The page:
Juergen’s 100 MHz 65F02 Microprocessor is designed to work as an Accelerator for 6502 And 65C02 Computers
The 8-bit, 2 MHz 6502 microprocessor of MOS Technology, now CSG, had gained widespread use on classic computers of the late 1970s and early 1990s, like the Apple II plus, games consoles, and chess computers, though the games consoles and chess computers were mostly CMOS 65C02-based. The CMOS-enhanced 65C02 version of the microprocessor which is still available today under the ownership of Western Design Centre, Inc (WDC) now appears to be overtaken as there is now a new microprocessor that beats its clock cycle by a great magnitude of 86MHz (against 14 MHz clock cycle).
The newest project from Juergen is a 6502/65C02 CPU core in an FPGA designed to upgrade and run vintage computers and games at 100 MHz. The 65F02 is a Spartan-6 FPGA with a 64 KByte on-chip RAM fixed on a 40-pin dual inline PCB with the same pinout as 6502 and 65C02 CPU. The FPGA consists of a logic that can read the external 6502 bus with accurate timing depending on the clock that comes in from the host device. The PCB view of the 65F02’s topside shows the Spartan-6 FPGA, LED, configurable switches, and flash memory. The bottom side debuts voltage regulator, clock oscillator, decoupling capacitors, level converters for 5V input signals, and 40-pins interface. Its PCB can fit directly into a 40-pin DIP socket designed for 40-pin IC.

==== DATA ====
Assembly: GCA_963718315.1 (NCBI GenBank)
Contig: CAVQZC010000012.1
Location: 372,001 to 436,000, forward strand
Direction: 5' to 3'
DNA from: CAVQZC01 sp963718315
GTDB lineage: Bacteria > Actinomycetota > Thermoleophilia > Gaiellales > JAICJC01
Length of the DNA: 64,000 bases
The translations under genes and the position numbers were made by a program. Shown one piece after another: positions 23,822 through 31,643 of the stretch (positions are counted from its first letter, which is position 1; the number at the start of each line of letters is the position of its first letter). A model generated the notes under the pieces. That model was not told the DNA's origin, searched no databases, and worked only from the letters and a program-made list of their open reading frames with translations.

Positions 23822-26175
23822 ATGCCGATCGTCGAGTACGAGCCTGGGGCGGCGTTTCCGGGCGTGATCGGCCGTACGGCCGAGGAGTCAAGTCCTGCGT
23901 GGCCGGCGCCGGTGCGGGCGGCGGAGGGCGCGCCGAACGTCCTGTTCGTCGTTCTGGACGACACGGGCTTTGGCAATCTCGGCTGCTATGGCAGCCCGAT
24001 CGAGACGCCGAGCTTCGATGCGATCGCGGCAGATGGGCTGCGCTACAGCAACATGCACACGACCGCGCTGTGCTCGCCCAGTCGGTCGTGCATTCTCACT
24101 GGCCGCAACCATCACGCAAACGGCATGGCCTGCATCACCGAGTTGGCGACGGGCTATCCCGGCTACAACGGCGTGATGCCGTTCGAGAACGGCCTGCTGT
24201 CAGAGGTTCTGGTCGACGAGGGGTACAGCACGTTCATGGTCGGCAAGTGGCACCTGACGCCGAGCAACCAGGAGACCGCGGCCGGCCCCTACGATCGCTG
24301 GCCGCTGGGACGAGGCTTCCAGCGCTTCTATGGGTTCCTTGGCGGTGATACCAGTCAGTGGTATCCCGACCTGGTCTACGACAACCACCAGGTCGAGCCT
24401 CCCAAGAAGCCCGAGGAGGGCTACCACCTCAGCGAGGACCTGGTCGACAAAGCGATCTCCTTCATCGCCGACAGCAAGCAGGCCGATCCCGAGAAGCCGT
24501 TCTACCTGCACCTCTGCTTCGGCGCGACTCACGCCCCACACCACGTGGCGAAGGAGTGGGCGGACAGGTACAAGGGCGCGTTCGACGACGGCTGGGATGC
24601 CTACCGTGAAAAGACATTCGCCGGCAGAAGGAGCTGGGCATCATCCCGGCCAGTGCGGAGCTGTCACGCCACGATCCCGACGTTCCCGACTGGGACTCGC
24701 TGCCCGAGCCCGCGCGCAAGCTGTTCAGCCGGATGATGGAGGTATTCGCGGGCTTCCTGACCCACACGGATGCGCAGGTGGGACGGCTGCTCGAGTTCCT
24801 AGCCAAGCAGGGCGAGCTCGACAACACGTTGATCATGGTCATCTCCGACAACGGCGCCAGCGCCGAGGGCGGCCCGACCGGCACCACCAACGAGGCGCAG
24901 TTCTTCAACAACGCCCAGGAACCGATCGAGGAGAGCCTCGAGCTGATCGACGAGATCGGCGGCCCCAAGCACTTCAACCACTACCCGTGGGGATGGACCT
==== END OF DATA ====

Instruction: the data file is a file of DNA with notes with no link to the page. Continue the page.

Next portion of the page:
The 65F02 is designed to work as a standalone universal accelerator for 6505/65C02 once it replaces the original CPU and fits on the CPU socket. Once it is fixed, the FPGA board identifies the host’s memory map and takes over the entire RAM and ROM content, and copies it into the onboard RAM (except for the I/O area) upon power-on. The CPU keeps running with the internal memory at 100 Mhz for all bus accesses except for I/O addresses for which it pauses for an external bus cycle to commence depending on the external clock speed. According to the designer, prototypes of 65F02 have been successfully tested in an Apple II, Commodore 8032, and chess computers like Mephisto Milano with this method of integrating an accelerator into a host. He added that the board is yet a hobby project and there is no plan to go into commercial production at the moment.
According to him, limitations and incompatibilities associated with the board include the need for memory expansion board and back switching to be known to the 65F02 since its onboard 64 KByte is not sufficient for it to fully accelerate the extended memory where large memory is involved. Also, there is a problem of incompatible software or add-on hardware as a result of time-lapse created while the 65F02 tries to read access to time-critical external devices and switch back to the original slow speed temporarily.
Furthermore, vintage computing – 65F02 has all design files and documentation available. For the main circuit board and USB programming adapter designs, there are AutoCAD Eagle Format (version 7 . x) files to assist in reproduction. Also, there is an FPGA source file for Xilinx WebISE 14.7 if you need to modify the FPGA source file.
For more information, support and documentation, open-source components, visit Juergen@e-basteln.de
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